New for 2017 is a standard rear-seat alert system that reminds you to check behind you to make sure you haven't left something, or worse, someone, in the back seats. If you open one of the rear doors before you start driving, the system will alert you to check the rear rows when you turn off the car. 

The touch screen's icons are large and easy to see, and they quickly respond to your touch. When you don't want to look away from the road to use the touch screen, you can use the supplementary physical knobs and buttons to adjust radio settings or to get you back to the main menu.

See 2017 GMC Acadia specs and trims »

  • "Thoughtful amenities dot the cabin, including lots of storage cubbies, five USB ports, climate controls, and a 110-volt outlet for the second row. Because, sadly, forgetting to remove children from cars is a real thing, the new Acadia features an industry-first rear-seat reminder, which flashes and sounds a warning to check the back rows when the vehicle is shutting down." -- Car and Driver
  • "A 7-inch touch-screen with GMC's IntelliLink system is standard on SL and SLE trims, and an 8-inch unit is optional on the SLE and standard on SLT and Denali models. The screen has big, clear buttons and menus and was responsive. Ease of use is complemented by mechanical knobs for volume and tuning, and physical buttons for Home and Back as well as basic audio functions." -- Cars.com
  • "The recast dash matches good legibility with user-friendly controls and boasts an 8.0-inch touchscreen, OnStar 4G LTE with Wi-Fi and Apple CarPlay/Android Auto capability, plus a new SHOP feature to the GMC IntelliLink system that allows owners to download approved apps to personalize their vehicles." -- Kelley Blue Book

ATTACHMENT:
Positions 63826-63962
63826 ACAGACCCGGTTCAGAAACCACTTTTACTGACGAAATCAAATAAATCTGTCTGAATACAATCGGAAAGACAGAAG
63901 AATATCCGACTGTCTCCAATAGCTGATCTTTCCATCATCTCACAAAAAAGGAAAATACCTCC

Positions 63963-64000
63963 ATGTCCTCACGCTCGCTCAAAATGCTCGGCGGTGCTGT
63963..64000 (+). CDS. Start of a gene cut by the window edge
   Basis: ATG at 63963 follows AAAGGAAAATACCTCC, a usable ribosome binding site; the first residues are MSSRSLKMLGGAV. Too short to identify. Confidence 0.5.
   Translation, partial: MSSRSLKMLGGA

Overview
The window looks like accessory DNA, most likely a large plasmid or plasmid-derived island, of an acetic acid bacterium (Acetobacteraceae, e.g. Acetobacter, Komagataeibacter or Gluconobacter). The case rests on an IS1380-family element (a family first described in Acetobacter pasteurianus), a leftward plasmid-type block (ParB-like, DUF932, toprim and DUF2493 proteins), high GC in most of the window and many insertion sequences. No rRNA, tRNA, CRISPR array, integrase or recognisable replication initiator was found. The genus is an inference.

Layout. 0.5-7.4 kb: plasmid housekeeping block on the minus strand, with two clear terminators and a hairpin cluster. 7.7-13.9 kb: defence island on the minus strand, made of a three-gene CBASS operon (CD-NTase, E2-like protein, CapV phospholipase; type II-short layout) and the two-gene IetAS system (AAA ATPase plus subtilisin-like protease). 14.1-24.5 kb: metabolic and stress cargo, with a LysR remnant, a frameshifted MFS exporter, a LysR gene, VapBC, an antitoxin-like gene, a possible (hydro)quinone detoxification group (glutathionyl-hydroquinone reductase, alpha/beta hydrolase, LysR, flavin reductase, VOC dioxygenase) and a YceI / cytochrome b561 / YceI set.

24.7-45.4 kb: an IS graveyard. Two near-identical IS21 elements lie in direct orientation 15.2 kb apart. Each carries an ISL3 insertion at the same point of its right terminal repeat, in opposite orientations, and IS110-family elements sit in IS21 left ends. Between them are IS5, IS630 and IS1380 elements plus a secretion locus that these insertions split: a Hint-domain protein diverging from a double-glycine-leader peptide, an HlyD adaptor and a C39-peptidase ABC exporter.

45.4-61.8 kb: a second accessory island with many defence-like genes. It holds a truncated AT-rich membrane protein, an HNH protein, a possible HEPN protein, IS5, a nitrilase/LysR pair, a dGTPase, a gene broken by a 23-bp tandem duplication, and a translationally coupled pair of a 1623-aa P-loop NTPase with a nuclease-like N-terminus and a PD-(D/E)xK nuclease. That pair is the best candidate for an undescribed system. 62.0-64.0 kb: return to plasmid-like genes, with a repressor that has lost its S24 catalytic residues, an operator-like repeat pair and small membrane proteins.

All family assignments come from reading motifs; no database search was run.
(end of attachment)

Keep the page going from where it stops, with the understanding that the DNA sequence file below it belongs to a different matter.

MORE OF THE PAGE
• "You're far more likely to forget your leftover shrimp tacos or gym bag than your offspring, for example, and the [rear seat alert system] is equally useful no matter what you're in the habit of hauling around." -- Left Lane News

Cargo

Behind its third row, the Acadia has 12.8 cubic feet of cargo room, 41.7 with the third row folded, and 79 with both the second and third rows folded. While the outgoing Acadia had one of the highest cargo capacities in the class, the smaller dimensions of the 2017 model mean there is much less cargo space. If you need a few more cubic feet of storage, consider the Honda Pilot or Toyota Highlander, which both offer more than 83 cubic feet of space. For maximum cargo space, check out the Chevrolet Traverse, which has 116.3 cubic feet of room.  

When you fold the Acadia's second and third rows, you get a flat load floor, and beneath it are two convenient storage compartments for stashing small items. Storage space for smaller items is pretty good, with plenty of cup holders and a large drawer for rear-seat passengers to use.

  • "Cargo volume behind the front row drops from 116 cubic feet to just 79, but clever packaging retains lots of usable space. The second- and third-row seats both fold flat with little fuss, and there are two underfloor storage bins for smaller items." -- Car and Driver
  • "Their customers rarely use the third row but like the fact it is there. And because the third row spends most of the time folded down, cargo room is sufficient. The second and third rows fold flat to offer 79 cubic feet of space – similar to the Toyota Highlander and other key competitors – and the second row slides easily for access to the back." -- Motor Trend
  • "The interior retains some of the 2016's vanlike conveniences, such as ample storage, including a bread-box-size storage drawer in the console for the rear seat, and abundant cup and bottleholders. On the other hand, cargo room behind the third row is cut nearly in half to a compact-car-like 12.8 cubic feet versus the 2016 Acadia. Lacking a third row, the All Terrain provides large storage bins under the floor and rails for a cargo management system." -- Cars.com